Advancement Via Individual Determination, or AVID for short, provides a framework educators can use to “shift to a more equitable, student-centered approach” to teaching (source).
The foundation of an AVID lesson is “WICOR,” which stands for Writing, Inquiry, Collaboration, Organization, and Reading. The idea is that a teacher can support AVID students by incorporating WICOR into their everyday lessons. For example, a teacher can plan opportunities for students to write, use inquiry and critical thinking, collaborate with other students, use a system to organize their work, and read. When teachers use WICOR in their lesson plans, they help AVID students achieve their academic goals and will ultimately set these students up for success in college.
Integrating WICOR into lessons works great in STEAM Academies, too, since students are using the science and engineering practices as they learn. The following list includes AVID strategies that will support STEAM teachers.
Strategy: Cornell Notes
How it Works
Students divide their notebook page into something that looks like this. Students fill out the topic and the essential question. Students write their class notes in the notes section. The notes can be informed by a reading passage that aligns with the lesson objectives. Afterwards, the teacher asks the students help each other come up with higher-order questions based on the content of their notes. Students are also asked to synthesize a summary of what they learned in the summary section.
Have students create a Cornell notes template in Google Docs.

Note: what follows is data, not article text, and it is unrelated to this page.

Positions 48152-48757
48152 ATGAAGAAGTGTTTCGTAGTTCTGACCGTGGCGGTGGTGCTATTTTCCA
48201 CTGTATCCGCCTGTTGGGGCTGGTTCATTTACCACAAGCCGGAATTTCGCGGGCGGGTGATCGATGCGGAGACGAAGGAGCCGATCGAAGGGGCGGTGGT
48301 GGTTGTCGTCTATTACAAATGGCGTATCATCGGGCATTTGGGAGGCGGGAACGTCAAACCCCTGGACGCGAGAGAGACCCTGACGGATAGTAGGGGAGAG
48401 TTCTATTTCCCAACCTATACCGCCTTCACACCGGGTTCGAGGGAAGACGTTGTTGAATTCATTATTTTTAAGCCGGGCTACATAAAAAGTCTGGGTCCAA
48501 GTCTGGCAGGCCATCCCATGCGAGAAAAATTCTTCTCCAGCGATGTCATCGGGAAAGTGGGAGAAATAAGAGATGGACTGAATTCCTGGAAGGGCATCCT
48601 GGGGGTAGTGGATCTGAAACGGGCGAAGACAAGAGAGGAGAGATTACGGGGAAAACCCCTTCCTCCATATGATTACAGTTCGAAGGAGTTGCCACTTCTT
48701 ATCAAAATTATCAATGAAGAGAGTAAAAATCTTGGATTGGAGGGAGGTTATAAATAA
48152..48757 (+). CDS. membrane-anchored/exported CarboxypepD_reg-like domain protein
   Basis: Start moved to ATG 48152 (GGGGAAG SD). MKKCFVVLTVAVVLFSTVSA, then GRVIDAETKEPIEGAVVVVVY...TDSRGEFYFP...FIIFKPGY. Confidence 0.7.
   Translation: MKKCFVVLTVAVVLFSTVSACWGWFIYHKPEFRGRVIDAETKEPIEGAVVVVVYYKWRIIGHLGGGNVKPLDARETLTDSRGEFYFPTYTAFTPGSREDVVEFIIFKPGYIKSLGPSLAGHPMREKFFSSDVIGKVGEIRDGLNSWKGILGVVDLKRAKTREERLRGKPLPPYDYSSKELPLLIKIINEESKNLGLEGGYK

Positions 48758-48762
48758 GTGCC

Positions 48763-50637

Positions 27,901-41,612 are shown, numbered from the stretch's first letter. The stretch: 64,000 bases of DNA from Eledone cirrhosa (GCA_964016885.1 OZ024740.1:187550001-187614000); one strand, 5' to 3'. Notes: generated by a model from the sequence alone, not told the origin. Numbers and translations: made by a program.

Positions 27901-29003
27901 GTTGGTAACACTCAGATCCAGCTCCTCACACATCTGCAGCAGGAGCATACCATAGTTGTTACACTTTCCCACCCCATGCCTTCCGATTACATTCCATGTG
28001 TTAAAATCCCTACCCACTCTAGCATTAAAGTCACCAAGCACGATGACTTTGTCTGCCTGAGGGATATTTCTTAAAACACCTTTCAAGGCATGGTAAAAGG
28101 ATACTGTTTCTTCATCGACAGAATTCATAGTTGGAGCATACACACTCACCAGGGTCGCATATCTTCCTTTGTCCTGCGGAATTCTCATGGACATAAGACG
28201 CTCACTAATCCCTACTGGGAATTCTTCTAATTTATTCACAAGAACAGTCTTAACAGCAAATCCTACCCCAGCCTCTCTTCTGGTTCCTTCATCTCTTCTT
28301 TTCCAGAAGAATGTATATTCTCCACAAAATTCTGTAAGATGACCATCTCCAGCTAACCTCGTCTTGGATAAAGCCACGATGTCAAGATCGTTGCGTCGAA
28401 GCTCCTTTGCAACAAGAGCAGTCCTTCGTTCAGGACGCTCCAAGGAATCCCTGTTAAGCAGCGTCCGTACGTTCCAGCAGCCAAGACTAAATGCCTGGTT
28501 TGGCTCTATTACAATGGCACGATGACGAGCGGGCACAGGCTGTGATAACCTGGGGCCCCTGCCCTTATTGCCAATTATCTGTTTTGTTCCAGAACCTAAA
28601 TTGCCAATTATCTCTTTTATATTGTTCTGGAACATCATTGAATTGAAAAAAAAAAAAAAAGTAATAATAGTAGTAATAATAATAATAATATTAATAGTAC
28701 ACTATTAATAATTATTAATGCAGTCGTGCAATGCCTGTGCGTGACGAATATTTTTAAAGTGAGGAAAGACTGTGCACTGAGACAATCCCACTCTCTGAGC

Strategy: LENSES Graph Analysis
How it Works
“LENSES” is an acronym students can use to navigate their way through a graph. This process works great in small groups, as it gives a chance for students to collaborate with each other. When students see a graph in a textbook, test, or handout, they should Label and List the essential components of the graph like the graph’s title, independent variable (including units), dependent variable (including units), and the high and low data points into a graphic organizer. Students then find the Equation of the graph and determine if the line is showing a direct, indirect, linear, or exponential relationship between the variables. Students then ask themselves, “What do I Notice about the graph?” Specifically, what is the story the graph is trying to tell? Students then Speculate on what may happen to the dependent variable if the independent variable increases or decreases. They can extrapolate the next data point and predict what that value might be. They are asked to make inferences about the graph. Students then Explain their predictions and inferences by writing a paragraph. Finally, students Summarize what they have learned from the graph.
Have students make their graphic organizers in Google Docs.
How it Works
A One-Pager is a creative response to a student’s learning experience. It allows students to use their imagination as they make connections between vocabulary words and ideas from a curricular unit and it creates an opportunity for students to share their work and use it collaboratively to study. Students are asked to use unlined, white paper to create their one-pager and follow these specific instructions: Title the one-pager to reflect its topic. Students may use pencils, markers, and colored pencils and are encouraged to fill up the entire page. Tell students to be purposeful about how they organize their one-pager and have a reason why a certain color is used or for placing an object in a certain place, for example. Have students include two quotes from their notes, draw three visual images, place five essential vocabulary terms around the images, and write a main idea from one of their readings. Have students write two of their higher-order questions from their Cornell notes onto the one-pager and answer them. Finally, students are asked to draw a symbolic border around the edges of the page.
Have students create their one-pager in Google Drawings.